In 2009, we had been living in our house for almost a year. My husband was working a lot and I found the times when I was home kind of lonely. A dog seemed like the perfect solution. I began researching and searching for dogs online. I remember casually mentioning an available puppy to my husband and he kind of shrugged me off, which I obviously took as a nod of approval.
So, over February break, I got my brother to drive with me to Long Island, where I bought not one, but two brown furry mops. After the initial shock wore off, my husband fell in love with these little guys who we named Moose and Otis. They were the first members of our family and they’ve been there for the ride ever since.
Moose and Otis are shih tzus and because of their size, they’ve always felt like puppies. Our daughters always refer to them as looking like “little boys” after a session at the groomer, when they go from overgrown eyeless creatures to clean cut puppies again. Eternal pups.
Last night, we were reminded that Moose and Otis are actually eleven years old now…senior dogs.
I was working at our kitchen table, our dogs’ beds positioned behind me, so they could be directly beside the heat vent. They like to be cozy. Moose was making his way back to his bed, when he seemed to fall over on his back and then bounce back up. “What the heck?” I said to him. I thought he was trying to scratch a hard to reach itch.
But then, he fell over again and I could tell he was not in control of his body. I jumped from my chair, ran from the room, and called for my husband. “He’s not ok!” I yelled as I threw my hands over my eyes, cowering away. Arnauld came running and immediately got down on the floor with Moose, cradling his head and stroking his back.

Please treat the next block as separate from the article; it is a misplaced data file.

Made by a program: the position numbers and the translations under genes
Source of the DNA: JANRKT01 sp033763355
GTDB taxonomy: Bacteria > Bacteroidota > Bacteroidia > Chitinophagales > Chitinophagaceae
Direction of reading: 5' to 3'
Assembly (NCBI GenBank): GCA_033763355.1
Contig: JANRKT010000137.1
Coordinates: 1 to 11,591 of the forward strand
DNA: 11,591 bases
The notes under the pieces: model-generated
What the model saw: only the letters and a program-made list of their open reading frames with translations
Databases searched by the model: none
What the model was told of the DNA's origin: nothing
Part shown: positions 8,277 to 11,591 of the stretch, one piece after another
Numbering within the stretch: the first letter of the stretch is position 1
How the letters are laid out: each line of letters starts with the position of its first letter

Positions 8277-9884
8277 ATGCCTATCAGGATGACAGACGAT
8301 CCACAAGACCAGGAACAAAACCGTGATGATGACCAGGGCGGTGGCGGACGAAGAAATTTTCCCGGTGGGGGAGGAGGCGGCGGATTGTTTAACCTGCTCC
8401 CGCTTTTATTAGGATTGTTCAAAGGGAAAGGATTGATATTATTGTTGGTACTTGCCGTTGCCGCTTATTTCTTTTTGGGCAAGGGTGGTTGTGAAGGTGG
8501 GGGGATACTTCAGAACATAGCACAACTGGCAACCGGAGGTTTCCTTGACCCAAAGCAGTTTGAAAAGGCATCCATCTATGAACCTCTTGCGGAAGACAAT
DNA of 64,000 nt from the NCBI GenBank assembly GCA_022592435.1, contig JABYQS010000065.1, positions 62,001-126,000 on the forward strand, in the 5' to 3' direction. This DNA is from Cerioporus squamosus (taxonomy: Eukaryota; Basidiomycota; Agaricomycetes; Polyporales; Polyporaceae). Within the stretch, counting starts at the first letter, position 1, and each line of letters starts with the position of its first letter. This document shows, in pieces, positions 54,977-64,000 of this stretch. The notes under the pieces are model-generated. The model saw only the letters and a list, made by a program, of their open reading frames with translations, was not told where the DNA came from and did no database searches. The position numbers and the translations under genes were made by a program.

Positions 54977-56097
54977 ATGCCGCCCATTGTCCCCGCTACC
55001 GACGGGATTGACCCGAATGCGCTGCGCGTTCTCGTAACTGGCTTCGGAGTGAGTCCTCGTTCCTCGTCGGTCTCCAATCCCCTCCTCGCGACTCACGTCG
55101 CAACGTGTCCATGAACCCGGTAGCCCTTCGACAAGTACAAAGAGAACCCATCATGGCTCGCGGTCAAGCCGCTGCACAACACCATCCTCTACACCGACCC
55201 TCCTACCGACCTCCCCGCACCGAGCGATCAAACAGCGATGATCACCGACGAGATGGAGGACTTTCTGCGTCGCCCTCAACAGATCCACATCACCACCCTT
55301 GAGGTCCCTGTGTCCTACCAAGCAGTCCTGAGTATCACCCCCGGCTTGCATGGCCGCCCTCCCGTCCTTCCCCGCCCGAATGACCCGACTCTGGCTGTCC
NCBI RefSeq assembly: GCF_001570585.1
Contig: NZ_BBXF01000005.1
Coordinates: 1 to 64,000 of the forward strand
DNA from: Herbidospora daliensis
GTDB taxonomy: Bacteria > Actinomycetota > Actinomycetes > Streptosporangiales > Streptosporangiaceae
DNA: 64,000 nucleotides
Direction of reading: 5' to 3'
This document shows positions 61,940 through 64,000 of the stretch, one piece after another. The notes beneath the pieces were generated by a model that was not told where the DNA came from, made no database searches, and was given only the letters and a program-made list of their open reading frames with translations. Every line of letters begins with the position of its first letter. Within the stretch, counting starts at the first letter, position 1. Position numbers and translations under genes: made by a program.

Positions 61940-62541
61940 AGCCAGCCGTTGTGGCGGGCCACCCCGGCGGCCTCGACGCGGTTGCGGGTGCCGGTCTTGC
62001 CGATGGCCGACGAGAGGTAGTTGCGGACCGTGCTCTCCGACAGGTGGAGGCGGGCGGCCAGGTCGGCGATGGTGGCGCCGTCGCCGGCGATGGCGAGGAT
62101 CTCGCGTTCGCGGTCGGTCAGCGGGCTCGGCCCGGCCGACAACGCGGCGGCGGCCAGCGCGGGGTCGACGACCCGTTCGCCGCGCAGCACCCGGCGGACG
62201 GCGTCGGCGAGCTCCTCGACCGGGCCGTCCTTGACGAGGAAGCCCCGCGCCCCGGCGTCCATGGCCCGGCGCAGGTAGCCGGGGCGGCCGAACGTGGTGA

Later, reflecting on this moment, I found myself in tears. I had abandoned Moose in a time of distress and I felt guilty for not being able to be there for him. This was also a swift reminder, that our pups aren’t actually eternal puppies.
Today, after an afternoon at the vet, the prognosis isn’t great. But like our vet sister-in-law Molly told us last night, there might be things we can do to “make sure he’s happy until he isn’t anymore.”
When I got home from work today, I was never more relieved to see the pep in Moose’s step as he ran to guard his food bowl and bully his brother, Otis. Maybe tomorrow, he will be back to following me around and licking my leg incessantly.
Maybe we can stay focused on his puppy exterior and forget about his senior interior…just for a little while longer.